Various Artists – Just For Kicks

The Far-Out Sounds Of Four ‘60s Garage-Punk Combos

Playing “just for kicks”, and eventually chicks, was mostly the main motive for most of the mid ‘60s garage bands, but then again, it may be the very reason why lots of them produced much more soulful material than many of the ones that managed to get out of the “garage”.

Here, you’ll find four US garage combos kicking out the best of garage punk/beat/psych, starting with The Monuments from Oklahoma, who released only one single in 1966, featuring the Farfi-sized Seedy punk African Diamonds.

Included are also some unreleased nuggets, taking them into a bit tamer moody-folk area with Don’t Blame Me and the Mersey-flavoured You Always Hurt The One You Love, and there’s also the r’n’b Animalism of Where Bad Boys Go.

The next one is The Wet Paint from Chicago, featuring all of the single sides from their only two singles (1966/1967), starting out with the Remain-ing r’n’beat called Shame (backed with the cover of their neighbours The New Colony Six’s At The River’s Edge), the Hermits-gone-garage-punk-like We Call Him A Man and the slightly ‘Stoned beat ballad No One To Love.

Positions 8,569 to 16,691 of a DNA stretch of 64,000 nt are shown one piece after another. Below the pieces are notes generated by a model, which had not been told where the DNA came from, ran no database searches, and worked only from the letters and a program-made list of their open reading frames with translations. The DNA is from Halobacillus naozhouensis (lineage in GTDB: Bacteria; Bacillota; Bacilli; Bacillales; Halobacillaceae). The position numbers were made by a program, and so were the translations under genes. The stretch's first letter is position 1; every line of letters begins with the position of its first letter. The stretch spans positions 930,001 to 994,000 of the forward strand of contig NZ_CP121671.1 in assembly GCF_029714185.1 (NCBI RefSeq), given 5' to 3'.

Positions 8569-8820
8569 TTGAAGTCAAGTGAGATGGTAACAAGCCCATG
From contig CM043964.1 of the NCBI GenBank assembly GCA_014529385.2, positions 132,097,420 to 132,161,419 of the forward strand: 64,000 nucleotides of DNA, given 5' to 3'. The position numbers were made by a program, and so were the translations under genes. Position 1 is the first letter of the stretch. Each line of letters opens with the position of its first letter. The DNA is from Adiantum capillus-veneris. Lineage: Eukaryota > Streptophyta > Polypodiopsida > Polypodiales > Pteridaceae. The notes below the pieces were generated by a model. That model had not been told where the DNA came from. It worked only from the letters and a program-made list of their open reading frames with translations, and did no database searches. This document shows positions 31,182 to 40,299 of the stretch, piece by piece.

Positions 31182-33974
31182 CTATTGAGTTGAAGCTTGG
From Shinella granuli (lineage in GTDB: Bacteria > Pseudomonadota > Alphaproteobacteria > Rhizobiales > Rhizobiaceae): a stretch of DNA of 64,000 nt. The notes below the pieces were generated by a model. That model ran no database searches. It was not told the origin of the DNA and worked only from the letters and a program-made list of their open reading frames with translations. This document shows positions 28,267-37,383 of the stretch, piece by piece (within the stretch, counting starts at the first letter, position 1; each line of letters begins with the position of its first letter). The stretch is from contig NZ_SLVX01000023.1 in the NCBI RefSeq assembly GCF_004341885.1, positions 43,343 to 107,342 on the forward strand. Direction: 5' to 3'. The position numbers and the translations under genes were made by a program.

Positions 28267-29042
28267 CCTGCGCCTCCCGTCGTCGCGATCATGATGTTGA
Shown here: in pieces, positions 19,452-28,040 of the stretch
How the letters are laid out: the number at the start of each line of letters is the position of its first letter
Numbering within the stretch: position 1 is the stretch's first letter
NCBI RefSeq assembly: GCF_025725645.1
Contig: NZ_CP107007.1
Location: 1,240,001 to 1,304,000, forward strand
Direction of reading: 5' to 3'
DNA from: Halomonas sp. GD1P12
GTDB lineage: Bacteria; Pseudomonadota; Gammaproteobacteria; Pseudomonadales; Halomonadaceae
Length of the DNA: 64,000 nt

Also included is, a bit rough-sounding demo of the Brit-invaded withdrawn single side Precious Way (not unlike The E-Types or The Choir).

Jacksonville’s The Mouse and The Boys are the bunch with at least just as much band-names (The (Florida) Deep Six, The Boys, Mouse and the Boys) as actual releases behind them and also, just as much sound-variations, such as the groovy dancefloor mod-stomper Last Time Around, the instant pop of Start From Here, combined with some outta place fuzzy leads, then some soft-ish harmony pop in Stick And Stones (NOT a cover) as well as the frantic psychedelicized punk of X-cedrin Headache, kinda predating Johnny Rotten’s vocal stylings.

The last, but sure not least, is The Purple Gang from North Hollywood, mostly remembered (by very few unfortunately) for being suspicious of actually coining the phrase “What a gas! ”(by their drummer during the gig at the local gas station!) and for featuring future Music Machine guitarist Mark Landon, who supposedly inspired Sean Bonniwell to include the famous gloves-detail in their image, after seeing the Purple Gang bassist occasionally wearing one.

What they SHOULD be remembered for actually, are a couple of singles on Jerden (one) and AMG (2), providing some real buzz’n’fuzz with tunes like Bring Your Own Self Down or One Of The Bunch, then there’s another punky tale of the usual (for the period) male-female misidentification. Also, if there ever was a garage-punk-chamber-pop genre, Looking Glass just has to be its defining moment!

The insightful liners by researcher Mike Dugo, are also something that contribute much to this moment of the mid ‘60s garage resurrection.

[Released by Misty Lane 2004]

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